LUCKNOW: A serious systemic gap seems to exist at the core of quackery malpractice in UP. And the gap became all the more evident during the drive against quacks launched by the health department team in the state capital. Consider this: As many as 15 of the 40 doctors nabbed by the health team were qualified AYUSH doctors — four ayurvedic, five unani and six homeopaths. But they were too involved in ‘malpractice’, which also amounts to quackery. All these doctors are accused of prescribing allopathic medicines as the base for the ‘powders’ and ‘tincture tonics’ that they were giving to their patients.
In their case sheets, the raiding team has documented how they were grinding banned pain killers and cortico steroids in their mortars and giving them to the patients. “They were in fact mixing medicines of different natures and purposes into one. The powder that they giving are medically bio-incompatible, which can lead to adverse drug reactions,” said Dr SNS Yadav, chief medical officer (CMO), Lucknow. He added that the mixtures being used by these doctors may give relief to the patient, but then that tends to cause kidney and liver damage in the long run.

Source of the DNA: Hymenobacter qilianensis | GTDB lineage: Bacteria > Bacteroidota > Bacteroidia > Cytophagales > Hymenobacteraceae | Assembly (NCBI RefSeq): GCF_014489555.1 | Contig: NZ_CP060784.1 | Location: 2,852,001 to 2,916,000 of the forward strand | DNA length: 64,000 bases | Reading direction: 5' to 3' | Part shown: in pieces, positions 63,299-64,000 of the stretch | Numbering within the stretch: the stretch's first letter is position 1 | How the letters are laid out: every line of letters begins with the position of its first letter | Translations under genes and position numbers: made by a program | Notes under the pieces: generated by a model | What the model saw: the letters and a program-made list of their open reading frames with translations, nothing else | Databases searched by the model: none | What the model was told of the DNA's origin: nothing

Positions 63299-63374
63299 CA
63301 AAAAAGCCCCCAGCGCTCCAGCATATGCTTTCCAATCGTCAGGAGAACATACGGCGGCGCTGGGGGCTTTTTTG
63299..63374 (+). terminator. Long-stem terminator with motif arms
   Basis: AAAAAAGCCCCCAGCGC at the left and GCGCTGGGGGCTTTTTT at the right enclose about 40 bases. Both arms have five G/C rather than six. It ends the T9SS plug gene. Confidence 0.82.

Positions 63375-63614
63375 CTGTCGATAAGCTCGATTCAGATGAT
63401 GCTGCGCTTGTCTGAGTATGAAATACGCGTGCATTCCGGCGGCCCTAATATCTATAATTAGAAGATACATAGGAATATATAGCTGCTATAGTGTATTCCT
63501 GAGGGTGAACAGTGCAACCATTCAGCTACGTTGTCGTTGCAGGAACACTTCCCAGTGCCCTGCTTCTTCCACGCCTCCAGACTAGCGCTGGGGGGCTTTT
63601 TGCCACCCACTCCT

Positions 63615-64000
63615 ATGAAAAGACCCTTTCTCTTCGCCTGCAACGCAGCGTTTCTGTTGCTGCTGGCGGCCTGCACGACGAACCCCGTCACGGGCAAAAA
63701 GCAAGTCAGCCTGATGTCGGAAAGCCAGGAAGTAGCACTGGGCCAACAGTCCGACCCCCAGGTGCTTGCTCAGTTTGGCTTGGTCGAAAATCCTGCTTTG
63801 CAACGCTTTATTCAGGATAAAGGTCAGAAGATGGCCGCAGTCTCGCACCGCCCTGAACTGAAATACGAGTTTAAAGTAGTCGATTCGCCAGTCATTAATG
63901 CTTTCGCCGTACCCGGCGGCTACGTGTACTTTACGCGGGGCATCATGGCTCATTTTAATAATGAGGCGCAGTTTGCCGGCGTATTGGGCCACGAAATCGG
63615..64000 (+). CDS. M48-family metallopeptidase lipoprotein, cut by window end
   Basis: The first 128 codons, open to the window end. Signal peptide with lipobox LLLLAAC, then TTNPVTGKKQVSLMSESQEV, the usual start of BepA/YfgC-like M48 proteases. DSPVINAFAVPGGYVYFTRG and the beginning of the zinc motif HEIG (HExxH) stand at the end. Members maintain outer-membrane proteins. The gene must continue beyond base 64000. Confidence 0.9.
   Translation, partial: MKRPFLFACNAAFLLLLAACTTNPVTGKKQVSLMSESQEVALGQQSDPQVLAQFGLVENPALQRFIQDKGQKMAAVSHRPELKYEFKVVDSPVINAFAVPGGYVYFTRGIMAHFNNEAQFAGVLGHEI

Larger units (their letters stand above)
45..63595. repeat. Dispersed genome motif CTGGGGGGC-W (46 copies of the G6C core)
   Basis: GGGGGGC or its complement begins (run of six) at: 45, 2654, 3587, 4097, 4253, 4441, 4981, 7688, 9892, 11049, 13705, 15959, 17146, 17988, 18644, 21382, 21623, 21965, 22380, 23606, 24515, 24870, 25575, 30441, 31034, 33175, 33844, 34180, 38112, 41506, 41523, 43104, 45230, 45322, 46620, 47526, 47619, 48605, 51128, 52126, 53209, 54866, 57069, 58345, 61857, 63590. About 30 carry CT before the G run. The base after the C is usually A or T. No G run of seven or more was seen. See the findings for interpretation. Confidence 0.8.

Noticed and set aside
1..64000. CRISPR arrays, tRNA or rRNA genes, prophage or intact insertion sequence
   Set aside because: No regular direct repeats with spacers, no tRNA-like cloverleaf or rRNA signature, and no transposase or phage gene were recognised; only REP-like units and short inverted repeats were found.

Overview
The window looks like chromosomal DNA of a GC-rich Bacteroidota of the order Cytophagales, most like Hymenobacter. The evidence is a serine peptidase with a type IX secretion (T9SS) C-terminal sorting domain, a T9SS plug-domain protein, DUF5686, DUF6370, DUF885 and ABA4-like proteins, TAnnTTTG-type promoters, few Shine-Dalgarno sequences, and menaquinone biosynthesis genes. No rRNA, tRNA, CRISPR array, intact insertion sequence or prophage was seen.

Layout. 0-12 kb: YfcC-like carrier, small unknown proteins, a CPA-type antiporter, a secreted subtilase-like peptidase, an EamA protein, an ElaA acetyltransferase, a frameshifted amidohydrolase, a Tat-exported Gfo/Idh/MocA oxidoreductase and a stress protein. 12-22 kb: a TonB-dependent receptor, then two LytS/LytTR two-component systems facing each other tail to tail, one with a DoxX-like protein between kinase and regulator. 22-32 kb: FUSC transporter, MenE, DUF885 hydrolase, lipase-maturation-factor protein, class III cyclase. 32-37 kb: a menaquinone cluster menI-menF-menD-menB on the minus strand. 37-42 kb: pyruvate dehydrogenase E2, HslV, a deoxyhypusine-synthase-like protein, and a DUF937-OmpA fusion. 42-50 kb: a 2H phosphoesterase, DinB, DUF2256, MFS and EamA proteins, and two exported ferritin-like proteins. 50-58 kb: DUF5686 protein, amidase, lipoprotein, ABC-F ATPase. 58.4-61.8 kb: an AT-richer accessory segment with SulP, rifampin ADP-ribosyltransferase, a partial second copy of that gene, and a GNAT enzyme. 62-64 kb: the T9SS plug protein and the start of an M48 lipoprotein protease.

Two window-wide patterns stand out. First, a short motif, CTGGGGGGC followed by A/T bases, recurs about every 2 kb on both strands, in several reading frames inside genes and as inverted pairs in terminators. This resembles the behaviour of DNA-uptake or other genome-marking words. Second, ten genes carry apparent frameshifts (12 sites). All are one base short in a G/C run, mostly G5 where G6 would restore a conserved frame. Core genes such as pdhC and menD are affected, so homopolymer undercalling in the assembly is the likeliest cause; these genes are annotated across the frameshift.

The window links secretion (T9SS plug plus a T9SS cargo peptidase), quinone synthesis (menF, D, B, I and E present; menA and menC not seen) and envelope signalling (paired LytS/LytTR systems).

He informed that the doctors were giving fake injection shots to create the placebo effect. In most cases, either saline solution or small doses of gentamicin – a very cheap antibiotic – was being used as the placebo. “We found that a vial of gentamycin was being used to administer injection shots routinely to all patients irrespective of whether the patient needed it or not,” said a team member. The doctors at CMO office stated that they used the word placebo for antibiotic only because the dose was so small that it was nothing more a visible than a prick.
The AYUSH doctors however defended themselves stating that they learnt about allopathic medicines during their internship period. As per rules, AYUSH doctors are posted in government hospitals and health centres for practical training. “All through the training period we gave allopathic medicines to the patients and attended them the way a medical graduate should. So, when we use the same knowledge in real life, we land on the wrong side of the law,” said ahomeopathy doctor.
Experts in medical education however shatter the myth. “The focus of the internship is to make the students get used to emergency situation. As far as the action of giving allopathic medicines is concerned, it is done under the supervision of a qualified and authorised person,” said an office bearer in the government doctors association. He agreed that internship of AYUSH doctors in medical centres could have created confusion in the mind of some doctors, but the benefits of the system cannot be negated.
Meanwhile, health officials stated that since the AYUSH doctors were caught for the first time, they are not recommending cancellation of their license. But they will have to comply with legal and police action, though most of them are on bail [Source]